Some sort of neo-paganism is probably the religious future of the West. It certainly won’t be Christian, it may not even be theistic. And, someday, the religious belief in personal gods will probably be replaced by other religious beliefs. Maybe the future of American religion is already unfolding at Burning Man. Maybe the future of religion will be centered around playing The Glass Bead Game. Or giving tiny ornate gifts to strangers. Or factoring numbers into their primes. Religious intuitions change. The future of religion is probably as incomprehensible to us as a computer would be to a Medieval peasant. And I’ll be happy if future religion is more ethically and cognitively positive. If it’s indeed true that most people need religion, then I’d prefer that they have some non-theistic religion. I’d prefer that they have a religion in which there is no supreme fascist.

This guy Michael Dowd is an evangelist for evolution. One of the things he does is show kids how to make necklaces with “evolution beads”. If anything surpasses and replaces Christianity, I’ll bet it’ll be something like his evolutionary spirituality. And it’ll probably be non-theistic. Would that be bad? Why? Should atheists oppose it? Why?

Why Would Being Controlled By A Brain Be Any Less Free Than Being Controlled By An Immaterial Soul?
Before I Deconverted: I Saw My First “Secular Humanist” On TV
Why Would Being Controlled By A Brain Be Any Less Free Than Being Controlled By An Immaterial Soul?
Drunken Mall Santa
About Daniel Fincke

Dr. Daniel Fincke  has his PhD in philosophy from Fordham University and spent 11 years teaching in college classrooms. He wrote his dissertation on Ethics and the philosophy of Friedrich Nietzsche. On Camels With Hammers, the careful philosophy blog he writes for a popular audience, Dan argues for atheism and develops a humanistic ethical theory he calls “Empowerment Ethics”. Dan also teaches affordable, non-matriculated, video-conferencing philosophy classes on ethics, Nietzsche, historical philosophy, and philosophy for atheists that anyone around the world can sign up for. (You can learn more about Dan’s online classes here.) Dan is an APPA  (American Philosophical Practitioners Association) certified philosophical counselor who offers philosophical advice services to help people work through the philosophical aspects of their practical problems or to work out their views on philosophical issues. (You can read examples of Dan’s advice here.) Through his blogging, his online teaching, and his philosophical advice services each, Dan specializes in helping people who have recently left a religious tradition work out their constructive answers to questions of ethics, metaphysics, the meaning of life, etc. as part of their process of radical worldview change.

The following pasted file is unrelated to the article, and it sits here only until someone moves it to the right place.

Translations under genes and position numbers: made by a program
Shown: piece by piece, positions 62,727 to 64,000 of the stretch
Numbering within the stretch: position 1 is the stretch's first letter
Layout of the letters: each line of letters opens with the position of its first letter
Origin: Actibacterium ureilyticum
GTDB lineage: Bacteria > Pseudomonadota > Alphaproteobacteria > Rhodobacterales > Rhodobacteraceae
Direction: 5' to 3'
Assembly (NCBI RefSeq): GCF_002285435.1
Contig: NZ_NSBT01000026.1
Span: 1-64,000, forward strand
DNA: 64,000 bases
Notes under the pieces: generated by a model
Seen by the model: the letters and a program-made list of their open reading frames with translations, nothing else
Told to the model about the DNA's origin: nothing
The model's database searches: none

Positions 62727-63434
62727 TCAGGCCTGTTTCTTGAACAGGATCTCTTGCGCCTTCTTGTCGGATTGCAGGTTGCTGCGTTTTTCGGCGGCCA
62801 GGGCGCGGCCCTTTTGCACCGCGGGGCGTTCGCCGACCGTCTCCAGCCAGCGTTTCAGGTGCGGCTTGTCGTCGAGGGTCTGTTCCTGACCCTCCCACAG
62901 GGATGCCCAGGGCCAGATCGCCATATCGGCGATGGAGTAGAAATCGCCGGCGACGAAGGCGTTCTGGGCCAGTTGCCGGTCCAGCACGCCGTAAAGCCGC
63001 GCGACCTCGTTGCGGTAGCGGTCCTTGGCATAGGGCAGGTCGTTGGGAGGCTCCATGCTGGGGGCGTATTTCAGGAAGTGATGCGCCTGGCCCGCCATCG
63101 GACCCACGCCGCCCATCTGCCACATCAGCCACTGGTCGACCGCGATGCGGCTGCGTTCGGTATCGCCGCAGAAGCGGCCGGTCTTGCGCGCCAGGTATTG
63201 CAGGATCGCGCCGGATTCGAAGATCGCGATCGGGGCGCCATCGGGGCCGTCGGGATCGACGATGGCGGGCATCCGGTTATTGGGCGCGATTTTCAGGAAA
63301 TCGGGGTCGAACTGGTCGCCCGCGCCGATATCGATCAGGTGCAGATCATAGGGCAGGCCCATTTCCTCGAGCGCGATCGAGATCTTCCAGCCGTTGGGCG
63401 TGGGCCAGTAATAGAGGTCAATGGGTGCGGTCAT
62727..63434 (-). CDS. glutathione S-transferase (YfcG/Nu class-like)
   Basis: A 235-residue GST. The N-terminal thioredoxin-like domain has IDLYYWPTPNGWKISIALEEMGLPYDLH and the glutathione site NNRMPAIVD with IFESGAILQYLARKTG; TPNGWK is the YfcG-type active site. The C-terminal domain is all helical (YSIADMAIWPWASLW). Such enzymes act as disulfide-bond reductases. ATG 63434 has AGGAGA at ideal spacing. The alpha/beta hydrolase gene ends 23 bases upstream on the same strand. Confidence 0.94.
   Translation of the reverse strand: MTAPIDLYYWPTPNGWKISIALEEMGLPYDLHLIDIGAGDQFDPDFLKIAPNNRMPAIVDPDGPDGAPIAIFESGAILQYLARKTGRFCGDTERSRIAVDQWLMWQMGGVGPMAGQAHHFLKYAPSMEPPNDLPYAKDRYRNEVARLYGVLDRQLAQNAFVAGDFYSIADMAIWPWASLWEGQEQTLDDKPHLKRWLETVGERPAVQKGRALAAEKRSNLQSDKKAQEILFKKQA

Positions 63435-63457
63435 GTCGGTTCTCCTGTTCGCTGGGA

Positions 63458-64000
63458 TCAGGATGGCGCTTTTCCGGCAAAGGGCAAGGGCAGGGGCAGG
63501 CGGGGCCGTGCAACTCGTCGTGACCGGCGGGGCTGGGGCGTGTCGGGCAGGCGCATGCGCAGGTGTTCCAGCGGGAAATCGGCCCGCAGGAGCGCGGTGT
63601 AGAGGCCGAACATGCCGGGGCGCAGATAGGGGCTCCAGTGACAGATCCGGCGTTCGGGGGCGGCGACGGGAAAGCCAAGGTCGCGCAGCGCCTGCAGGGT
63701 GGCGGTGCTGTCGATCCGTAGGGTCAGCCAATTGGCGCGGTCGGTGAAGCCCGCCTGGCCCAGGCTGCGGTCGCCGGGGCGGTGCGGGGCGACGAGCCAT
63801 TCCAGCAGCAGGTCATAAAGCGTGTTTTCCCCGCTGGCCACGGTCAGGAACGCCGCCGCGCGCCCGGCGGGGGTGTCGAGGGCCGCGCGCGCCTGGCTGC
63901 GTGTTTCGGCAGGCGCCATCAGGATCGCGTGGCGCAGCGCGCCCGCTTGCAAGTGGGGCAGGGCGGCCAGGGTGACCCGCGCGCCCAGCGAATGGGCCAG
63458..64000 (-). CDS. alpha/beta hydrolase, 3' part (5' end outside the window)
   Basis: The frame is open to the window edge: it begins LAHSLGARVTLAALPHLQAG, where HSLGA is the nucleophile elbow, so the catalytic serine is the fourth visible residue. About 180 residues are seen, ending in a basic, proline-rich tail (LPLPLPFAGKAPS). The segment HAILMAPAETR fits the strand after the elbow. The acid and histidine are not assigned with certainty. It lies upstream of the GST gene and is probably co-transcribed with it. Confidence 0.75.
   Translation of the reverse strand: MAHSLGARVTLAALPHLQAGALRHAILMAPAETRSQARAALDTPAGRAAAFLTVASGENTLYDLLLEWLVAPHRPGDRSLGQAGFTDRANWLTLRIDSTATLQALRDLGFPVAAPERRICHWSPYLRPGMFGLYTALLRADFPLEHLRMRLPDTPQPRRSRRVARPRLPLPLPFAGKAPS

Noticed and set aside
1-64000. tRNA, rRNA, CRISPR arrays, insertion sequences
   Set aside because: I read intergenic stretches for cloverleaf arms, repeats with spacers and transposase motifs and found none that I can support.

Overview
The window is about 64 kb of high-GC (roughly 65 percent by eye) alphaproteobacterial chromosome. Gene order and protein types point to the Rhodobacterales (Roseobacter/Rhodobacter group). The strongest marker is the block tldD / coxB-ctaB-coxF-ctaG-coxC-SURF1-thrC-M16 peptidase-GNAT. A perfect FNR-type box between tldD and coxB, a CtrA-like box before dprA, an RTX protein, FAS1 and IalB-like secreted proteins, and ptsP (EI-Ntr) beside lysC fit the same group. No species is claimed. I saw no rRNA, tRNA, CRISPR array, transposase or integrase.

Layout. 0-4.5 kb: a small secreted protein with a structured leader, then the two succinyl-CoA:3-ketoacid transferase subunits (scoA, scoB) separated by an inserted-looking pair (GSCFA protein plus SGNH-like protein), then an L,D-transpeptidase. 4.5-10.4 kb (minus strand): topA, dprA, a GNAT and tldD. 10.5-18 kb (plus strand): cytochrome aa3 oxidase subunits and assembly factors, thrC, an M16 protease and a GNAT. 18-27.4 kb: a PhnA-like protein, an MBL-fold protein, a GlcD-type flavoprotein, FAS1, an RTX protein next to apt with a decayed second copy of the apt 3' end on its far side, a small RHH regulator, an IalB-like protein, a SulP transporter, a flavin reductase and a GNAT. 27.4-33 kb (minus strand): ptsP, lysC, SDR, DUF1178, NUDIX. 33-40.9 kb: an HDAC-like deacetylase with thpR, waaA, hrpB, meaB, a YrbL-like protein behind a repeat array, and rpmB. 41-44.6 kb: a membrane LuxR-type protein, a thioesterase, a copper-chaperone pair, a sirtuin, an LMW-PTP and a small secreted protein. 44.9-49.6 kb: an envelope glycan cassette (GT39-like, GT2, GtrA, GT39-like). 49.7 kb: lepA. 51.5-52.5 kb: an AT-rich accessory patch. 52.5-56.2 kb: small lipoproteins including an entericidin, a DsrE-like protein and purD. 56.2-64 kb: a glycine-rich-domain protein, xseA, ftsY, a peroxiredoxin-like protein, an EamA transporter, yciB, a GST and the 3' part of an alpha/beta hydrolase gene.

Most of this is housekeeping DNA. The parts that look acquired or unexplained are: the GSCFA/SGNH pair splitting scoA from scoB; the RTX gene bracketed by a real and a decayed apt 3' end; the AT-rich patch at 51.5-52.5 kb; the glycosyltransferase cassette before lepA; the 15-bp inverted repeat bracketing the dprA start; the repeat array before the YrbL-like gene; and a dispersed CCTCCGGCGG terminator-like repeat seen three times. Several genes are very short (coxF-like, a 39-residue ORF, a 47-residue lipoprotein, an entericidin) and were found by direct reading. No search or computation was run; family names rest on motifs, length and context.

• Daniel Fincke

    I will have a pair of posts addressing new issues, primarily from one paragraph, but just two make abundantly clear for the record where I stood in my recent challenge which you are at least in part rebutting above:

    Whatever the metaphysical correctness and/or practical potential of an evolutionary metaphysics, my chief objection is to framing it as a replacement for God and treating it as an identity marker. Evolutionary thinking may serve both these roles but there are drawbacks you seem to underestimate. I already conceded that doing speculative metaphysics is not the same thing as adopting faith positions. But that distinction is utterly lost on the public and we need to deal with that reality rather than pretend it does not exist.

    The public already thinks of God stuff as entirely wishy washy and subjective. If you contrast evolution as a competitor metaphysical principle to replace God as a metaphysical principle you will get evolution associated with “the entirely wishy washy and subjective”. The struggle to get even the hard facts of evolution by natural selection accepted by the public as not a matter of contestable opinion is enormous. You would hurt that struggle by then mixing speculative metaphysical evolutionary theories, which are connected to an identity/religious movement, into the public consciousness.

    Look at the real landscape and the existing enemies of evolution and the existing state of ignorance and scientific illiteracy of the general public, and tell me how they won’t seize on opportunity and win that propaganda war?

    To your point about wanting religions that are ethically and cognitively positive—I couldn’t agree more. But even if evolution is the route to go in substance, it would make terrible PR to make it the slogan and to let the speculative dimension threaten to water down the hard science dimension of evolutionary thinking in the public mind.

    I don’t think that taking a hard line epistemological stance as our basic principle and identifier is at all incompatible with also promoting the growth of religious practices. It’s risking letting metaphysical speculation that, however interesting and worth exploring, is not knowable with any high degree of probability turn into religious beliefs. That’s not only bad for atheism, it’s bad for metaphysics, and bad for religion. (For precedent, see Christianity’s misfortunate history of dogmatizing previously good metaphysical speculations into impediments to advancing knowledge).

  • Daniel Fincke

    I think most of my anxieties would be allayed if you went with the other word most commonly used for this kind of metaphysics rather than “evolution”. Just call it “Process Atheism” or something to that effect.